• whether it lies above or below the peritoneal reflection with approximate measurement, or whether it straddles and invades the peritoneal reflection 

  • T stage

    • whether it is confined to or extends through the muscularis propria

    • extent of extramural spread (T3 disease) and whether peritoneum (T4a) or other organs (T4b) are invaded

  • distance from the mesorectal fascia 

  • extramural venous invasion (EMVI)

  • presence of tumor deposits

  • N (locoregional) stage

    • size is not a reliable indicator of nodal involvement

    • irregular or spiculated margin and heterogeneous signal intensity

    • number of nodes 

    • closest node to the mesorectal fascia 

    • pelvic sidewall nodes: none/benign-looking/malignant-looking

    • evidence of peritoneal nodal involvement

Signet ring cell cancer has a specific pattern of findings on MRI. Because of the submucosal growth and abundant intracytoplasmic mucin, these tumors tend to be long with preservation of the mucosa, and with a high signal on T2 weighted imaging 12. Low signal fibrotic change adjacent to the muscularis propria is due to local desmoplastic reaction. Involved nodes, tumor deposits, and EMVI may have a similar high signal to the primary tumor.

Please refer to the article on rectal cancer staging for further details on how to apply and report the TNM staging on imaging.

The mainstay of treatment is surgical excision, however preoperative down-staging with either radiotherapy alone (more common in Europe) or combined chemo-radiotherapy (more common in the US) is employed in T3 and/or N1 disease (see rectal cancer staging) 1.

Depending on the stage at the time of resection local recurrence rates vary from 3-32% 1 with overall good 5-year survival in T1 and T2 tumors (85-100% and 70% respectively) 1,2,5. Some focal T1 lesions are candidates for transanal endoscopic microsurgery.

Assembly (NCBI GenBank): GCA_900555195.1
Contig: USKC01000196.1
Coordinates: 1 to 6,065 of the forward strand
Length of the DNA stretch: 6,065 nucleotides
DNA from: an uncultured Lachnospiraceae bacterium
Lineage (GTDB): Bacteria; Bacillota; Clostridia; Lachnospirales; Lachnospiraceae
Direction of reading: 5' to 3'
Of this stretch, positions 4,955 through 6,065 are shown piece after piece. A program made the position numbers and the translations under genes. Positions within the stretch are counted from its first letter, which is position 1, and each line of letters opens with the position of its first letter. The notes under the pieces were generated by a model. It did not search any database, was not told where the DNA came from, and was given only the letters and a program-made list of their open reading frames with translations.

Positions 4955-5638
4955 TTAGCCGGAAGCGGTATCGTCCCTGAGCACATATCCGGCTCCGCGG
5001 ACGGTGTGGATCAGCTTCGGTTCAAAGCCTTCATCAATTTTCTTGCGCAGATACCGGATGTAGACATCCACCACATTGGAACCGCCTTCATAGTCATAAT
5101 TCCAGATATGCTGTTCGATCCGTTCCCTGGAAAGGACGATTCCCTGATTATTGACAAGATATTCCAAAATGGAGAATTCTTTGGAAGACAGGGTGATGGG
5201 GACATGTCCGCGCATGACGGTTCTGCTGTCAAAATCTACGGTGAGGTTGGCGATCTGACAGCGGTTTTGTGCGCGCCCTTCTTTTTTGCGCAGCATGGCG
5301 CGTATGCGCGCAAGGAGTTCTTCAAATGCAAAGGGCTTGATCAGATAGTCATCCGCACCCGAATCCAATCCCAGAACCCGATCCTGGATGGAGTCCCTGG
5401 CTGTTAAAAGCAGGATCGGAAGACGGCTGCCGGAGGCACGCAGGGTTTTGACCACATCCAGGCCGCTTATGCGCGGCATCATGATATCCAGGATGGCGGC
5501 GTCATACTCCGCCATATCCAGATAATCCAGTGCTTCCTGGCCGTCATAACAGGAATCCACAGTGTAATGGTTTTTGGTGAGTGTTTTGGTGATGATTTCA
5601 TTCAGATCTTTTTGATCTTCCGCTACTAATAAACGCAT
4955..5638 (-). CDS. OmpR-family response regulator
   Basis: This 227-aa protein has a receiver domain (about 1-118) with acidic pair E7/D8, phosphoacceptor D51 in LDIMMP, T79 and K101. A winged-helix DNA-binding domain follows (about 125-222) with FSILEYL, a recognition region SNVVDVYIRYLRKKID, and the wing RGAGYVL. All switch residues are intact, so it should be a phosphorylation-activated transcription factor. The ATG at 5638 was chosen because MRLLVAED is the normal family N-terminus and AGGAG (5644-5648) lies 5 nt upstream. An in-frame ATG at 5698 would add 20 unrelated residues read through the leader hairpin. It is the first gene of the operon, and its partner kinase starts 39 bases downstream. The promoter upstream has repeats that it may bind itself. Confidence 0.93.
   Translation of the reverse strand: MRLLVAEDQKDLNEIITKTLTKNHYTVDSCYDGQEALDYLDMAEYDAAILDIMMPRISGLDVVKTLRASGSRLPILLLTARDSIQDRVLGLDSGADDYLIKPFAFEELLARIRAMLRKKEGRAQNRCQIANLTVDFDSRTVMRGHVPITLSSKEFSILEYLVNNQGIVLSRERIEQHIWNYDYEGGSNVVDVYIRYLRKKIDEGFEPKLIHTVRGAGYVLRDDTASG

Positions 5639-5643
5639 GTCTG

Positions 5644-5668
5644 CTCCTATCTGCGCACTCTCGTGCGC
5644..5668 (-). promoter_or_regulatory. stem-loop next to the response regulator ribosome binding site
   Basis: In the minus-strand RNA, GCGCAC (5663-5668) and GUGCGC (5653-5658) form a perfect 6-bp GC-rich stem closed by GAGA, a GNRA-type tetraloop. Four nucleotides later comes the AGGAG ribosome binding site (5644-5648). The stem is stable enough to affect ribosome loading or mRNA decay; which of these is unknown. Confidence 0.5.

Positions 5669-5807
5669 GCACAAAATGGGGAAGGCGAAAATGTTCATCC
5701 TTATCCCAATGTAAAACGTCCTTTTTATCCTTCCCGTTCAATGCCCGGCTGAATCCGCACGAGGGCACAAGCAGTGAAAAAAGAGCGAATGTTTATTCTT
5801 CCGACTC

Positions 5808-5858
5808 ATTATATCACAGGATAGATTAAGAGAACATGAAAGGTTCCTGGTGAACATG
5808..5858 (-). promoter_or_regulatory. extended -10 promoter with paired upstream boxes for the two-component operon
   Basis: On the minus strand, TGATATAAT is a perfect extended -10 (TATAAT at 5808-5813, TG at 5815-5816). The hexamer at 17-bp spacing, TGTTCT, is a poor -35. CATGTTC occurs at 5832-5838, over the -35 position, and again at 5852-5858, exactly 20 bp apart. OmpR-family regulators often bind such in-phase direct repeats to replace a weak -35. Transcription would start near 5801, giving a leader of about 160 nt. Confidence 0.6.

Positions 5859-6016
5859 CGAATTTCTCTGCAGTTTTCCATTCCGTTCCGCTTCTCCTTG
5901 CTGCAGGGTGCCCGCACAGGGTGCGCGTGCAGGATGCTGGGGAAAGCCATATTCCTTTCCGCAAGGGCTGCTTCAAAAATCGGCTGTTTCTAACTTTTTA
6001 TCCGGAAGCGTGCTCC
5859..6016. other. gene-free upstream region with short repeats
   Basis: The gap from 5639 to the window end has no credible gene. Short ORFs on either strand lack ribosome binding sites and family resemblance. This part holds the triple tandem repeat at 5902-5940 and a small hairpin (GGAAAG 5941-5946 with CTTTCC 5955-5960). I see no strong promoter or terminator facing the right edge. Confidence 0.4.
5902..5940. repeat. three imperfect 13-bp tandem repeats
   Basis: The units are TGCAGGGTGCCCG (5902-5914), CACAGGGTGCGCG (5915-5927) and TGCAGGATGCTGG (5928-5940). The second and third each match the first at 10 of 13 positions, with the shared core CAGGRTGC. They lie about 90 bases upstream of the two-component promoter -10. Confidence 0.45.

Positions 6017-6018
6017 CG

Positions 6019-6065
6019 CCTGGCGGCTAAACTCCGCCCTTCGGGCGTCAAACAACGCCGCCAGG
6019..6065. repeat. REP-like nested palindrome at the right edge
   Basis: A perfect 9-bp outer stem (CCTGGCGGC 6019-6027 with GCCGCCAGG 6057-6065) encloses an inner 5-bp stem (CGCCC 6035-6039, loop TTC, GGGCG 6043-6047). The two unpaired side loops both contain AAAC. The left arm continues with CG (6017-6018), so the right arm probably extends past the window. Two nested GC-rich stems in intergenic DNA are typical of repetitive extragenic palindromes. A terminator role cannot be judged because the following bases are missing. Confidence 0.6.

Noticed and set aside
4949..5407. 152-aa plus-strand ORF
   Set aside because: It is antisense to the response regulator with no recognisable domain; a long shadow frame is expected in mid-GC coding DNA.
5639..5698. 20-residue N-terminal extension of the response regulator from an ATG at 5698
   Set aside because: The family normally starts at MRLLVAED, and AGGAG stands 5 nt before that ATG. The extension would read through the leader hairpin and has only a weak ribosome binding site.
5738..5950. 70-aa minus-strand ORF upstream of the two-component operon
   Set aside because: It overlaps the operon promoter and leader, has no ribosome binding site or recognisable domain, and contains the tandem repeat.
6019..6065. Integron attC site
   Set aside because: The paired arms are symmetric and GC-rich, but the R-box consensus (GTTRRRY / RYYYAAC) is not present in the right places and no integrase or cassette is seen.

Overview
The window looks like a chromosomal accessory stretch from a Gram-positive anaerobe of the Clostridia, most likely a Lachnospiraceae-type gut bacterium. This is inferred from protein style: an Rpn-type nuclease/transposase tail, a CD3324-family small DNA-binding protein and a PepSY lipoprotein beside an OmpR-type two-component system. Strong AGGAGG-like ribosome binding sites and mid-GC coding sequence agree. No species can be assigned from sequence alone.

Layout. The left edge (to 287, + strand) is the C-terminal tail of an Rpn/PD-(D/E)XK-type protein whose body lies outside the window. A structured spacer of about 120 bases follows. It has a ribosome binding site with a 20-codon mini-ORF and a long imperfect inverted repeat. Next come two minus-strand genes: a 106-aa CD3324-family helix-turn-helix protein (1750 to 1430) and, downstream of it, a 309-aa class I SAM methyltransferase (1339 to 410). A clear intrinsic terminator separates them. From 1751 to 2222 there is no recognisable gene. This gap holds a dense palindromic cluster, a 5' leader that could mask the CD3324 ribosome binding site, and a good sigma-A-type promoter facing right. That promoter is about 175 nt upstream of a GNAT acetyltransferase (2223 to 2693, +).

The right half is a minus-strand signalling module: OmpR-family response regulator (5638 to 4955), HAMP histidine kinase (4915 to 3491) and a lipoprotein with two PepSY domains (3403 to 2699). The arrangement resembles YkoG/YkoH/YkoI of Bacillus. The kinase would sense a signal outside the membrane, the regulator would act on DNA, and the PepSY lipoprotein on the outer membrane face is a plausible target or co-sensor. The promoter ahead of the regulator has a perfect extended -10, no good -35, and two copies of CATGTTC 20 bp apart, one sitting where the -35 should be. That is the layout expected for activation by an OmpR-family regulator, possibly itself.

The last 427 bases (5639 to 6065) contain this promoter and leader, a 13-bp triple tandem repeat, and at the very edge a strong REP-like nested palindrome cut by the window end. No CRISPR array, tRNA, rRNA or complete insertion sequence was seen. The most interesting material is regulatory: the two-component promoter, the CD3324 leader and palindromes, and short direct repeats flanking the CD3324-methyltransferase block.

The majority of local recurrences occur within 20-36 months 2,5, have positive resection margins, and have a major impact on prognosis, with 80-90% of these patients succumbing to the disease within 5 years 4.

Some authors suggest that a circumferential resection margin (CRM) of less than 1 or 2 mm (the exact cut-off is debated) confers a poorer prognosis and patients should be considered for neoadjuvant treatment 6.

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Cases and figures

  • Figure 1: T staging
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  • Figure 2: Oblique axial illustrations
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  • Case 1
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  • Case 2
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  • Case 3
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  • Case 4
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  • Cases 5
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  • Case 6: with recto-vesical fistula
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  • Case 7: adenocarcinoma
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  • Case 8
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  • Case 9
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  • Case 10: with liver metastases
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  • Case 17
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  • Case 18: locally advanced
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  • Case 22
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  • Case 23
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  • Case 24: metastatic
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  • Case 30: metastatic
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  • Case 31
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  • Case 32: metastatic